Capture of Narwhals (Monodon monoceros) in the Canadian Arctic for Installation of Satellite-Tracked Transmitters
American Association of Zoo Veterinarians Conference 1999
Mads Peter Heide-Jorgensen1, PhD; Rune Dietz2, MSc; Stéphane Lair3,4, DMV, DVSc
1Greenland Institute of Natural Resources, Copenhagen, Denmark; 2Danish Department of Arctic Environment, Copenhagen, Denmark; 3Toronto Zoo, Scarborough, ON, Canada, 4University of British Columbia, Vancouver, BC, Canada


The study of secretive marine mammals, like narwhals (Monodon monoceros), has been greatly facilitated by the development of autonomous satellite-tracked transmitters. In order to attach these transmitters, the animal to study has to be captured and restrained, which is not an easy task when dealing with large mammals like narwhals. We describe as follows the technique used to capture individuals of this species for the installation of such transmitters. These whales were caught in Tremblay Sound, a narrow inlet in Baffin Island, Northwest Territories. This 45 km-long fjord with maximum depths of up 275 m is known to be explored by large numbers of narwhals at the end of the summer. Three 5×50 m stationary nets, made of 4 mm-diameter green nylon twines forming meshes of 20×20 cm, were mounted in a row close to the surface. The net was set perpendicularly to the shore and was constantly monitored. Between 10 and 23 August 1997, four males, and one female, measuring from 2.4–4.4 m, were caught. When the narwhals were captured, they vigorously struggled and became rapidly entangled into the net. Afterward they were restrained at the surface of the water using three industrial straps secured on two inflatable boats located on each side of the whale. These straps were installed cranially to the pectoral fins, under the abdomen, and around the caudal peduncle. Radio-transmitters weighing from 950–1450 g in air (150–225 g in water) were installed on the tusk of the adult males using steel collars, and on the dorsal ridge of a female and a juvenile male using transcutaneous plastic rods. Skin biopsies were also taken for genetic study. The total procedure lasted 45–60 minutes. The initial response to the capture was strong, but of short duration. All five animals remained relatively calm when removed from the net and supported by the straps. Their breathing remained stable throughout the procedure, and all whales dived for a long period of time when released. Lesions caused by the net were limited to superficial cutaneous lacerations of most likely little significance for animals of this size. Based on these observations we believe that these animals experienced a significant, but acceptable, level of stress during a limited length of time. Fatal captures of non-target species were limited to one ringed seal, and two arctic chars. Several Greenland sharks were also caught in the net but could be released. The method of capture used in this study was therefore proven to be safe for narwhals and did not cause any significant harm to the local fauna.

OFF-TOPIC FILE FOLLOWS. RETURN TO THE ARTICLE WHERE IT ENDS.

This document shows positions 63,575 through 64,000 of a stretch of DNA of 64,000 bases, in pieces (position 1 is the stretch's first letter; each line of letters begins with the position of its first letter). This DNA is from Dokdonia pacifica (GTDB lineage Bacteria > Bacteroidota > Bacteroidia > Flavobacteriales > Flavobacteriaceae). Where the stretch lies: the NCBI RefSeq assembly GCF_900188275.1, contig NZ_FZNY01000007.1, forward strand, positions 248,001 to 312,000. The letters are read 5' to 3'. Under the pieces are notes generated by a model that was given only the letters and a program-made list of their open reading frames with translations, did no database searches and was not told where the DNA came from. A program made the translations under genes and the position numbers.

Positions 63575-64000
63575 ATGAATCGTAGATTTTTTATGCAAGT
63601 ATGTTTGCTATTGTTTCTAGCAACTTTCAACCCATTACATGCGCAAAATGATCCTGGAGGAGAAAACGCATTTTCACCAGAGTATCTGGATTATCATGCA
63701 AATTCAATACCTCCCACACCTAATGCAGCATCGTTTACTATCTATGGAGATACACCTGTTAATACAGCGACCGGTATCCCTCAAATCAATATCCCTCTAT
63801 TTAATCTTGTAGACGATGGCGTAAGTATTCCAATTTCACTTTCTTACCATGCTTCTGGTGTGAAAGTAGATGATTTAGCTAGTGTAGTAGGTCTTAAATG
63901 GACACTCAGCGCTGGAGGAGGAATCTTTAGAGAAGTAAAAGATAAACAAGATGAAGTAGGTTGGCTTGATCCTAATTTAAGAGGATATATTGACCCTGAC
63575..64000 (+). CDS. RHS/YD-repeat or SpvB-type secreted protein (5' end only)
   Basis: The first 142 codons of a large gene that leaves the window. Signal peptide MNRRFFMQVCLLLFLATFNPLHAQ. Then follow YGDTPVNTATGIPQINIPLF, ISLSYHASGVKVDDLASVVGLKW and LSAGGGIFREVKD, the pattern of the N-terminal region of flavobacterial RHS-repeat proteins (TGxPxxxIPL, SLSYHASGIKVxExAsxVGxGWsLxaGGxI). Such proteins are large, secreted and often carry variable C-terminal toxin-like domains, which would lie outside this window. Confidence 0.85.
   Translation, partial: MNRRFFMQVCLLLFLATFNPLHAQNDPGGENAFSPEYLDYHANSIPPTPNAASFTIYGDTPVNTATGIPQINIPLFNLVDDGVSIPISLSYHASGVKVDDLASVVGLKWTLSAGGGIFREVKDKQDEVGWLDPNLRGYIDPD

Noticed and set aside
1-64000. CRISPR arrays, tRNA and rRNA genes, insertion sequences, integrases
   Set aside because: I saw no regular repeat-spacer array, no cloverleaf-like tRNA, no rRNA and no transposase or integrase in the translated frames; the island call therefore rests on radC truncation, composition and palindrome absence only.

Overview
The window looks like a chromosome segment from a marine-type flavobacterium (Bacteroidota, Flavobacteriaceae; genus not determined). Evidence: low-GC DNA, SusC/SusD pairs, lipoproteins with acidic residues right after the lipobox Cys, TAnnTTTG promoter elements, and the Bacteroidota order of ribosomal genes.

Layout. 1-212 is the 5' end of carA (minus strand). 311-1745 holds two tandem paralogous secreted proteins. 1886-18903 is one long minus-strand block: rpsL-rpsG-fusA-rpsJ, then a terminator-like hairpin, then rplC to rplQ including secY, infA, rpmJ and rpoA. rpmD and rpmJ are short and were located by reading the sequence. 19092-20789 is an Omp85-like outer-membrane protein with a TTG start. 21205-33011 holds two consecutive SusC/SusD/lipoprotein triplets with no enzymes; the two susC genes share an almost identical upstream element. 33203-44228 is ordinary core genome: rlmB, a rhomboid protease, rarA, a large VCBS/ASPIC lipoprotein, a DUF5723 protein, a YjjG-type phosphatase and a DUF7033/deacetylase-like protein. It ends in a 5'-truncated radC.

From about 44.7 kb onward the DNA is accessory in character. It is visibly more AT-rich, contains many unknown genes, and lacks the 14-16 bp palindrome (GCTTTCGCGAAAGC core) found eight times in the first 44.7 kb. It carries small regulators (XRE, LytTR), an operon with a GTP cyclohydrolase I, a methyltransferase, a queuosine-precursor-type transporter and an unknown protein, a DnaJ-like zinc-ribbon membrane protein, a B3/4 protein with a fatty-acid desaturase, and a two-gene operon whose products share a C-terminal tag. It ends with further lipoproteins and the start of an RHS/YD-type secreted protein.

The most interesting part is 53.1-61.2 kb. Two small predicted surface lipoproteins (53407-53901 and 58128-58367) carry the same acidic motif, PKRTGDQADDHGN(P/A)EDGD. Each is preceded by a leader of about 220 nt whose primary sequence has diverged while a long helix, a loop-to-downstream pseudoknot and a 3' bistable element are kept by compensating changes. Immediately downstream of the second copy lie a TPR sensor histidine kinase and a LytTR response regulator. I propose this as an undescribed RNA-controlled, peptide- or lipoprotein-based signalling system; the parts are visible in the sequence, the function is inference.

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Stéphane Lair, DMV, DVSc
Toronto Zoo
Scarborough, ON, Canada

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